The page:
Hawaii ranks #1 in the country for cyber attacks

Hi there Hawaii – we’ve made the #1 top spot in the country again! This time it’s not worst traffic or roads, but for being most at risk for cyber attacks.

This was such big news we even made a video about it:



According to security.org, who compiled a new report from FBI cyber attack data, Hawaii ranks #1 in being at risk and biggest increases in victimization rate and didn’t make the top 10 list of states that spent the most on cyber security protection.

It’s no joke that more than 6 in 10 American adults have been the victim of a major data breach, and it’s estimated that as much as 90 percent of logins to e-commerce sites are actually attacks. The total losses are in the billions, of not trillions, of dollars, not to mention the erosion of trust in businesses, organizations and government.

There are some interesting finds in the report. First was the average amount stolen based on age. The average for people over 60 was almost $350,000!


The second was the face that the entry point for most of these criminals was through compromised email accounts.


The take away:

Since compromised email was the top rated method by which criminals were able to successfully steal people’s money, almost 3 times as successful as the #2 spot, confidence fraud/romance, best to start focusing there. Here are 3 quick tips:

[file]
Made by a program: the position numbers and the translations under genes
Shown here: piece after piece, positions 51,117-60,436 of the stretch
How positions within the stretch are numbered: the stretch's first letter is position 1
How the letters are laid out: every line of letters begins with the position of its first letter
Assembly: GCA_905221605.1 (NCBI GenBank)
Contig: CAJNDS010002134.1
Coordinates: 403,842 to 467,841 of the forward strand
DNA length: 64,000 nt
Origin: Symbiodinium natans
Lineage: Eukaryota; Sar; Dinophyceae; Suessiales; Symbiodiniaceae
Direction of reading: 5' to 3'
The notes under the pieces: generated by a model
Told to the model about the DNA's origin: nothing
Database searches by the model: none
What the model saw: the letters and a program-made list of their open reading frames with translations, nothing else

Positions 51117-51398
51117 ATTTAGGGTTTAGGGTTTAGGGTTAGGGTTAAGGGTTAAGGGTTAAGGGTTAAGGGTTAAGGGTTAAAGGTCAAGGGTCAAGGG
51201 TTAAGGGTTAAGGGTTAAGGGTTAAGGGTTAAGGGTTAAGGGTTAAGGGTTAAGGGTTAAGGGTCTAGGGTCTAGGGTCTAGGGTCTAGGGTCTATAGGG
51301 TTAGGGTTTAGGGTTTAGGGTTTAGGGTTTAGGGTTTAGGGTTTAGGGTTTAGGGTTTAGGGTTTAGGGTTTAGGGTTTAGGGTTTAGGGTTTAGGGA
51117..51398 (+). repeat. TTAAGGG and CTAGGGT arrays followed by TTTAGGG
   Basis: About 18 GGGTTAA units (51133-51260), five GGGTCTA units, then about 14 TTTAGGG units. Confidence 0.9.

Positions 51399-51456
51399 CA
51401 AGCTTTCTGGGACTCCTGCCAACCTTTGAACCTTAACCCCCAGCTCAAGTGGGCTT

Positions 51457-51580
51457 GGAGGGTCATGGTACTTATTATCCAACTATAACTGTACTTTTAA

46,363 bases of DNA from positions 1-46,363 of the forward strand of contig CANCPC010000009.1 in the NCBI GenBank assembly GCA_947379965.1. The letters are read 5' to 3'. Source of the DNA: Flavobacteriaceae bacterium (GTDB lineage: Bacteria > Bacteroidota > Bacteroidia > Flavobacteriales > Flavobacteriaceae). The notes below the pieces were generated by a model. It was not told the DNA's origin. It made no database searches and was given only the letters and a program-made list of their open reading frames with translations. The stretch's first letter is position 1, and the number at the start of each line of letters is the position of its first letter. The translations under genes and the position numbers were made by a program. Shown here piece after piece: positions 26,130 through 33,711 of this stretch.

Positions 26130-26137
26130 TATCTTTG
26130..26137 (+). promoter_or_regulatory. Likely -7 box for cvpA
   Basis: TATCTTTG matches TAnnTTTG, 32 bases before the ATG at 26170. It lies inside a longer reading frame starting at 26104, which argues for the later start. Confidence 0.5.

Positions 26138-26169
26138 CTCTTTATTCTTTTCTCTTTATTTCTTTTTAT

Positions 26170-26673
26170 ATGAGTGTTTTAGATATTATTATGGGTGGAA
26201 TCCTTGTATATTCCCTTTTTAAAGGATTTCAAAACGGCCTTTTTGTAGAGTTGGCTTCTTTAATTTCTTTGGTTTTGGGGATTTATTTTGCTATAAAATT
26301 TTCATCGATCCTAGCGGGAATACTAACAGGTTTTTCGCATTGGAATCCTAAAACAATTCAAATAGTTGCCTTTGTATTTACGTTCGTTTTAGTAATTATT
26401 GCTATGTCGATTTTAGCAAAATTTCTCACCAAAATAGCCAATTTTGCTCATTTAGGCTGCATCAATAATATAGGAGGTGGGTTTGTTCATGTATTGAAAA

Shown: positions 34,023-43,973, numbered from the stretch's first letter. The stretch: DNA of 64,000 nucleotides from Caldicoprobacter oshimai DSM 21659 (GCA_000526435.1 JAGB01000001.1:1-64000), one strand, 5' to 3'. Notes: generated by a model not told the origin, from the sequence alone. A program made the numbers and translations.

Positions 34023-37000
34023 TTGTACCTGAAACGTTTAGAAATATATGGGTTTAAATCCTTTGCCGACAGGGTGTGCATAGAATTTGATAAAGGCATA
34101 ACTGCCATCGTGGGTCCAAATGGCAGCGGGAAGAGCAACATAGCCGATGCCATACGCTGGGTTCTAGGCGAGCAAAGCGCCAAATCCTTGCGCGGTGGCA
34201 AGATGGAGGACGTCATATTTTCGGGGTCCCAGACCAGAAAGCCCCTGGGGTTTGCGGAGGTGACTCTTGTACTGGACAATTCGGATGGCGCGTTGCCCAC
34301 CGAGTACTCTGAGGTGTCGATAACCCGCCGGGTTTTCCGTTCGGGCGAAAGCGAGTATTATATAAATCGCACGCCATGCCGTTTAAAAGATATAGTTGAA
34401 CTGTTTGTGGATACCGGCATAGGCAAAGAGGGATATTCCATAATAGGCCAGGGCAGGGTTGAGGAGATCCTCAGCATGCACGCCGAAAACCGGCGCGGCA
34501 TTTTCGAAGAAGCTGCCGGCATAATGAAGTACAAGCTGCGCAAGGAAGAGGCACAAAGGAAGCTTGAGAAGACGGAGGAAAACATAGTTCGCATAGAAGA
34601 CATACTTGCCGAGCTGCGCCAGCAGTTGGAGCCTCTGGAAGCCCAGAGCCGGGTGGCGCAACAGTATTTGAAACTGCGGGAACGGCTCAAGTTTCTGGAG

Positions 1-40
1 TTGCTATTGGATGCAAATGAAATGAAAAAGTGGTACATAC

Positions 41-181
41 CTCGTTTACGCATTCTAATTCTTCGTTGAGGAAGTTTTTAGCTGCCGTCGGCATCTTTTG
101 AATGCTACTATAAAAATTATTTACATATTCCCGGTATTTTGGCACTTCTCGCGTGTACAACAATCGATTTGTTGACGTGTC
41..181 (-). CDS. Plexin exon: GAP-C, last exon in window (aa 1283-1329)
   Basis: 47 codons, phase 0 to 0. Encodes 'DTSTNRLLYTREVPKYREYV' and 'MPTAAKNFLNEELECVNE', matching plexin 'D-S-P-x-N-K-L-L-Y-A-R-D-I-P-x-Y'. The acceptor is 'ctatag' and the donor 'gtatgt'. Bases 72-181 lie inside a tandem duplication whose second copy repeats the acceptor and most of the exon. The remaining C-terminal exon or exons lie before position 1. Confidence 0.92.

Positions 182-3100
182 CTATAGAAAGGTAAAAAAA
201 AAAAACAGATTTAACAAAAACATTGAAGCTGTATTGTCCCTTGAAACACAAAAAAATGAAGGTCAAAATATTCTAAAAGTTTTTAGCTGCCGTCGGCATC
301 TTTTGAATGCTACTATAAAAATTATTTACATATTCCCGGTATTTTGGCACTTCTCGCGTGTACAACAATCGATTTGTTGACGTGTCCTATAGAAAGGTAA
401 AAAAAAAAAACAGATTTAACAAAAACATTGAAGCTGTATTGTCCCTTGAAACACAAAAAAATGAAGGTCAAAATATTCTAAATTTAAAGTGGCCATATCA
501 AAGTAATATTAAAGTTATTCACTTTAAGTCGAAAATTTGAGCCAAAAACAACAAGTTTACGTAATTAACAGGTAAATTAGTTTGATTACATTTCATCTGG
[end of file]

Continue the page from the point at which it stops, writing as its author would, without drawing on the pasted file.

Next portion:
1. Don’t click links in email or texts Data breaches are a daily occurrence, with phishers always looking to attack. One of their most successful ploys is sending links via email or text that look legitimate, but once clicked on, will allow them to steal your information. The easiest way to avoid these scams is by not clicking the links. Instead, open another tab, and go to the website of the company in the email or link to see if the information presented matches the official source.

  2. Get strong security software A good proactive antivirus and security service such as SOS Total Security raises the bar on securing your information, with real-time protection from phishing attacks and threats like malware, ransomware, and more. That way if something does come through, you have a better chance of staying protected.

  3. Use common sense In Hawaii we are generally more trusting of one another and criminals have clearly found a way to use that aloha spirit against us. Use healthy and reasonable skepticism on email messages, text messages and phone calls, even if they appear to come from someone you know.

Stay safe out there.